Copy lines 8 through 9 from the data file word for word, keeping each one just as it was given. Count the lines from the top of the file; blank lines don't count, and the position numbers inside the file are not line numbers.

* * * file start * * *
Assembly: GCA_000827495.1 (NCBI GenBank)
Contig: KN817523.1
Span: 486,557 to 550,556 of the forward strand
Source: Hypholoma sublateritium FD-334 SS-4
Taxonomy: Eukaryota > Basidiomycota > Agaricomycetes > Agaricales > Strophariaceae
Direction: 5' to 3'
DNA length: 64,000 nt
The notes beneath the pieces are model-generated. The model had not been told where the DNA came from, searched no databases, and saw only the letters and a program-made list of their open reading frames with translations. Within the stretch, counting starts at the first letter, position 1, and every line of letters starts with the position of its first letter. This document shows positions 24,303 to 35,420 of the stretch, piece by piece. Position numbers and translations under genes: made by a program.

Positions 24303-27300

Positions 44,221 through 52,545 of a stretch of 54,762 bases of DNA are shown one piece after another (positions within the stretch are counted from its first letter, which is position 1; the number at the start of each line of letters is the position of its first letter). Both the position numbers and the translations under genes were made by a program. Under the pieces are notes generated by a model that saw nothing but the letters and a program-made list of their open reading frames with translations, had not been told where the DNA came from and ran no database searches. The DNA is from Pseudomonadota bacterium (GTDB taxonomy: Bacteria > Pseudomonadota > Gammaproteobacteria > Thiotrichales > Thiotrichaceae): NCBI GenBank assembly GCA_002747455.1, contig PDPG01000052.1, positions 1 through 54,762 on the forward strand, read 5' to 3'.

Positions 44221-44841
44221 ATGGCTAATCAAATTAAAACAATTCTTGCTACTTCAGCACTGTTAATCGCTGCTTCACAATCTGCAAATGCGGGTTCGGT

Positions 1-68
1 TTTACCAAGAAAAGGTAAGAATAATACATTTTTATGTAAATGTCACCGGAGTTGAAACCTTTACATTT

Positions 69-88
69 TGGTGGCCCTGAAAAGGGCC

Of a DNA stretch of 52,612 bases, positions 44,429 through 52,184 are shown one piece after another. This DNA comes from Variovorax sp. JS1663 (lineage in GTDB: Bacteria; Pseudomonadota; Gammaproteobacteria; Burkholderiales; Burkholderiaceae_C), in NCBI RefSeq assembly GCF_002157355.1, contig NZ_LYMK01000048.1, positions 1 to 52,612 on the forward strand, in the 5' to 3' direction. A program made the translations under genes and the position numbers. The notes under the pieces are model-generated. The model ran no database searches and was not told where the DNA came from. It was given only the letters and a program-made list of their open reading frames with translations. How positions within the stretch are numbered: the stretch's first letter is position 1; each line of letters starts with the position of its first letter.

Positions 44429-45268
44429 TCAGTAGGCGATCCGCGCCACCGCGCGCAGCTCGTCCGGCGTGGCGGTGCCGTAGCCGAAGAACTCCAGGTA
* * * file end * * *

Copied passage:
The notes beneath the pieces are model-generated. The model had not been told where the DNA came from, searched no databases, and saw only the letters and a program-made list of their open reading frames with translations. Within the stretch, counting starts at the first letter, position 1, and every line of letters starts with the position of its first letter. This document shows positions 24,303 to 35,420 of the stretch, piece by piece. Position numbers and translations under genes: made by a program.

Positions 24303-27300